HomeFilipino AmericanTwo historic Filipino American hotels connected by BLM marchers
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Two historic Filipino American hotels connected by BLM marchers

The International Hotel in what was once San Francisco’s Manilatown was the home of scores of Filipino immigrants until corporate interests shut down the hotel and evicted the tenants. Photo by Nancy Wong

Views from the Edge

Two hotels that played roles in Filipino American history were connected by scores of demonstrators marching in support of the Black Lives Matter movement.

The march began June 10 at the Gran Oriente Filipino Hotel in the officially designated Filipino Town in the South of Market area of San Francisco. The hotel still houses elderly members of the Gran Oriente, one of several fraternal organizations Filipinos created in the early 1900s for comradeship and self-protection.

The demonstrators then walked a mile and a half to the International Hotel in what used to be Manilatown. The I-Hotel was the last vestiges of Manilatown and served as the home of elderly Filipinos and Chinese up until 1977 when its tenants were violently evicted by the San Francisco sheriff deputies.

The eviction was the culmination of a decade-long battle to save the I-hotel that provided low-rent housing for mostly Filipino and Chinese tenants.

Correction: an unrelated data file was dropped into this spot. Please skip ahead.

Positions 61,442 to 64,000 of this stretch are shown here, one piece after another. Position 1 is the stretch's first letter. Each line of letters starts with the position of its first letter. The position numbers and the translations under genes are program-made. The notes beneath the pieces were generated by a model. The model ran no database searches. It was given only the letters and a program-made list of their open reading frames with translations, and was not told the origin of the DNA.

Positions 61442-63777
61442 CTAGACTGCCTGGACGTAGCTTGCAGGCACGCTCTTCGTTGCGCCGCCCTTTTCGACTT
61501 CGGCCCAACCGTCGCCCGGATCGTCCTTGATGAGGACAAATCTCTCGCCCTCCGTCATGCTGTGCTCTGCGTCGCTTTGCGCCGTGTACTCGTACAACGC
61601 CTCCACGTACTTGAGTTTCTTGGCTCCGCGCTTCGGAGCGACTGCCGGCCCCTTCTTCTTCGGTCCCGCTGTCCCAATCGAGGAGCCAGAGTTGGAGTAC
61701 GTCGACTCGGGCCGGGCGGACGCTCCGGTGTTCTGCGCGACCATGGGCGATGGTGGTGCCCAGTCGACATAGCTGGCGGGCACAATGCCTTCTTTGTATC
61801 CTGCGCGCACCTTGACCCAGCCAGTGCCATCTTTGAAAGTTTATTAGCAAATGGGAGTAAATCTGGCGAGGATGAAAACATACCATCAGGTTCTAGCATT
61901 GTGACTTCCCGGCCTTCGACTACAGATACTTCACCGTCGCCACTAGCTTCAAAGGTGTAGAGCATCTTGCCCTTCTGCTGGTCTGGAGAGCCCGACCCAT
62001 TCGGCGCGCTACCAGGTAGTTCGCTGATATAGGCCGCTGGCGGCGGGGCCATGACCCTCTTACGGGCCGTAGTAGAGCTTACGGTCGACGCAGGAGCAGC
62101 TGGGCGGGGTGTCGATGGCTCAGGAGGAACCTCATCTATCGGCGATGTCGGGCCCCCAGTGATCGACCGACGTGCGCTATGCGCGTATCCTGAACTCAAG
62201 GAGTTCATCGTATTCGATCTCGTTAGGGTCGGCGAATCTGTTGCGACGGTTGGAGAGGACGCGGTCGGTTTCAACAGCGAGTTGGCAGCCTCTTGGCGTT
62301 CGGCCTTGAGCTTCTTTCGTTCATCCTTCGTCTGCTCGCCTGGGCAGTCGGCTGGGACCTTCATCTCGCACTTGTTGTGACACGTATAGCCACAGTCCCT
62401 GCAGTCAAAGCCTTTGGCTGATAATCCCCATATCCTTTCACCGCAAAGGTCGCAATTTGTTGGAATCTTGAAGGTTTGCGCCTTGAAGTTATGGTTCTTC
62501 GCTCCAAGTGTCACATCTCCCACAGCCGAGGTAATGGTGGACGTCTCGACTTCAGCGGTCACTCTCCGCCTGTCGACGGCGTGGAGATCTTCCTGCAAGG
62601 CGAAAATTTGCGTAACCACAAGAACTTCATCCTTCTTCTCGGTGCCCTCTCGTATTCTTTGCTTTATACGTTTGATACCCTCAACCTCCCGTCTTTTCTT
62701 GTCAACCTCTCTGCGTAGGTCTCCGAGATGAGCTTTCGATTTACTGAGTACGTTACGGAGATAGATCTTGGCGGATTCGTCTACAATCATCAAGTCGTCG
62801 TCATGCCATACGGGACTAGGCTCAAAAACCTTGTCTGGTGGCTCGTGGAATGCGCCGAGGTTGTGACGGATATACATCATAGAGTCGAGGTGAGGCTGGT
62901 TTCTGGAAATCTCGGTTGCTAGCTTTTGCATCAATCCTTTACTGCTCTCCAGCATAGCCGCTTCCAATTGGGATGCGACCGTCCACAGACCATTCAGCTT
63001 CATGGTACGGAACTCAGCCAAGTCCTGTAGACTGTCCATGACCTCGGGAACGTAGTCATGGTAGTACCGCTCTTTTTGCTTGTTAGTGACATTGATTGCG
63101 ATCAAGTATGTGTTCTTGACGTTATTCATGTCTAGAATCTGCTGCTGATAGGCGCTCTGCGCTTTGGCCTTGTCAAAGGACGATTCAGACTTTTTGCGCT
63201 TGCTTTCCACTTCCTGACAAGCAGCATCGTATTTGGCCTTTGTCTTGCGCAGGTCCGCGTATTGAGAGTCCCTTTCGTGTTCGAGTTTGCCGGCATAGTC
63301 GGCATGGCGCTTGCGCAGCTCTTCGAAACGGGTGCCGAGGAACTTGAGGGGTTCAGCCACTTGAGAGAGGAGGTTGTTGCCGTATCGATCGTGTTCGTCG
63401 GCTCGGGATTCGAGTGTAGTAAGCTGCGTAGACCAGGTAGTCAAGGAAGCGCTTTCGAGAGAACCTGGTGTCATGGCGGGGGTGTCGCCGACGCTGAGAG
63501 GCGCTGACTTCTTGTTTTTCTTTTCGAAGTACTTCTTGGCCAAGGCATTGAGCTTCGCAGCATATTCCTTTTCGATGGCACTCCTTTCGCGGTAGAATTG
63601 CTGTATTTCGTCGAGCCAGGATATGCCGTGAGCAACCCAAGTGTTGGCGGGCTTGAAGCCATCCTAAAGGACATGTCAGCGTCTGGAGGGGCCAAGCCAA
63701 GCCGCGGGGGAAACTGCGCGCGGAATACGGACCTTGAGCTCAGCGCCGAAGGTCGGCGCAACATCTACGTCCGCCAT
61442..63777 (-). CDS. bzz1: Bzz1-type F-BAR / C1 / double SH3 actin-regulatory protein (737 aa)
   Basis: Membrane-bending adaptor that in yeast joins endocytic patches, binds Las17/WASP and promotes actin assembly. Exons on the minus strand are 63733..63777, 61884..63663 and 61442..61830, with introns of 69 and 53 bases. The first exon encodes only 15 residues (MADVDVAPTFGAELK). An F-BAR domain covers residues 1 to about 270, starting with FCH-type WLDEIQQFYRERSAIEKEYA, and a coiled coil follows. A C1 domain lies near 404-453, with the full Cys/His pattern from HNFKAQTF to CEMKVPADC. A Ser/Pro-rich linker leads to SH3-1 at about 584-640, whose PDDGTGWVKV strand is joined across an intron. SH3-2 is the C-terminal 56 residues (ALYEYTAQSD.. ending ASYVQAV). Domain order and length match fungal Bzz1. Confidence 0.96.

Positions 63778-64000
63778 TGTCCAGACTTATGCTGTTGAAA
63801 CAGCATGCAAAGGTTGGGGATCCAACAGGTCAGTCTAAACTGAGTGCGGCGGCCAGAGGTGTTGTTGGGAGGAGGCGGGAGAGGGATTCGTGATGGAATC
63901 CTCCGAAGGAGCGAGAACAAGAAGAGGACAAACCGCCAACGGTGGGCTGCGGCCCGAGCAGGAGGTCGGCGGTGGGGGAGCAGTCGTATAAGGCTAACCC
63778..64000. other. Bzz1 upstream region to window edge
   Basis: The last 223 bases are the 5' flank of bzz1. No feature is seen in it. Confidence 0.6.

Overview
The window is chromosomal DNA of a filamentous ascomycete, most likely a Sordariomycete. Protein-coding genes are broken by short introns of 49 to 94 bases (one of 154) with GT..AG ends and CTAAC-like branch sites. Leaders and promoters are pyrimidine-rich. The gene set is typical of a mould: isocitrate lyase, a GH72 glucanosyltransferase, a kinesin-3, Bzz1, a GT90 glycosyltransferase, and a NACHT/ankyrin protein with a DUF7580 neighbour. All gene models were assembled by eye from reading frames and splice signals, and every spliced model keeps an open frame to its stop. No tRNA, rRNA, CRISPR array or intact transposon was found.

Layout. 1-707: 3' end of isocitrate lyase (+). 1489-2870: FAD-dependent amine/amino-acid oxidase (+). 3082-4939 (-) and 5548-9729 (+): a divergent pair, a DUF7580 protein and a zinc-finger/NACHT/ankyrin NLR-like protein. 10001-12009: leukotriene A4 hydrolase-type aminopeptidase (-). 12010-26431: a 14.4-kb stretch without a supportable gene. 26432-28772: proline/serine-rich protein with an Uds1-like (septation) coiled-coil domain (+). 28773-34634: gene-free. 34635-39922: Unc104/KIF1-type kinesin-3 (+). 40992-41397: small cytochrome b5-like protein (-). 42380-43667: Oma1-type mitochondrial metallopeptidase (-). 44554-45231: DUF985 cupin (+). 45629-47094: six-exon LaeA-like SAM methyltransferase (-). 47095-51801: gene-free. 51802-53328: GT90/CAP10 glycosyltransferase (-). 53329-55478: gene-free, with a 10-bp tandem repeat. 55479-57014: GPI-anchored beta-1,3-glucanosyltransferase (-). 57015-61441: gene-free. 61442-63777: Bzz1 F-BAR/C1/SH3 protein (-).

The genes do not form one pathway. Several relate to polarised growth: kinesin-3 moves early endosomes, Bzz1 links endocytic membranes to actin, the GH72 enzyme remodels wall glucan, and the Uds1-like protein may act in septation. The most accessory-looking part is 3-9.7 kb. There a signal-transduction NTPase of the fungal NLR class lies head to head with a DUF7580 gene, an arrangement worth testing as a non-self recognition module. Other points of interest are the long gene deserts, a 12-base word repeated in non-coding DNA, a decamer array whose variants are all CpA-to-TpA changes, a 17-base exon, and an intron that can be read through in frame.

International Hotel
4,000 protesters formed a human barricade in front of the International Hotel in San Francisco in 1977 in an attempt to prevent the eviction of low income tenants.

The Singapore-based owners of low-income housing first tried to evict the tenants in 1968. Joining the protests against the eviction were hundreds of members of the Black community, including the Black Panthers and the congregations of several predominantly Black churches. 
The Blacks joined the human barricade of thousands of Asian Americans ringing the hotel five deep to prevent several attempts to evict the elderly tenants.

“They’ve had our backs for so long,” Gianni Magpantay told KQED. “In this event, we’re sharing some history on the International Hotel that got raided by 400 riot police and our Black brothers sisters showed up for us,” Magpantay said on why it is now important for the Filipino community to show up for the Black community.

Eli Frances Abad, who is Filipino American, organized the event. He recalled the historical location and historical advocacy “They were there when they were being evicted and they formed a barricade around the hotel to protect the Filipinos, so it’s our duty and responsibility to protect, stand and fight with them.”

Abad said that the Black and Filipino communities have more shared histories than cultural differences.

“The Black community has a lot of historical connection with the Filipinos. We have Black Filipinos. We have Black roots.” referencing the indigenous Negritos, whom anthropologists say are the earliest inhabitants  of the Philippines.

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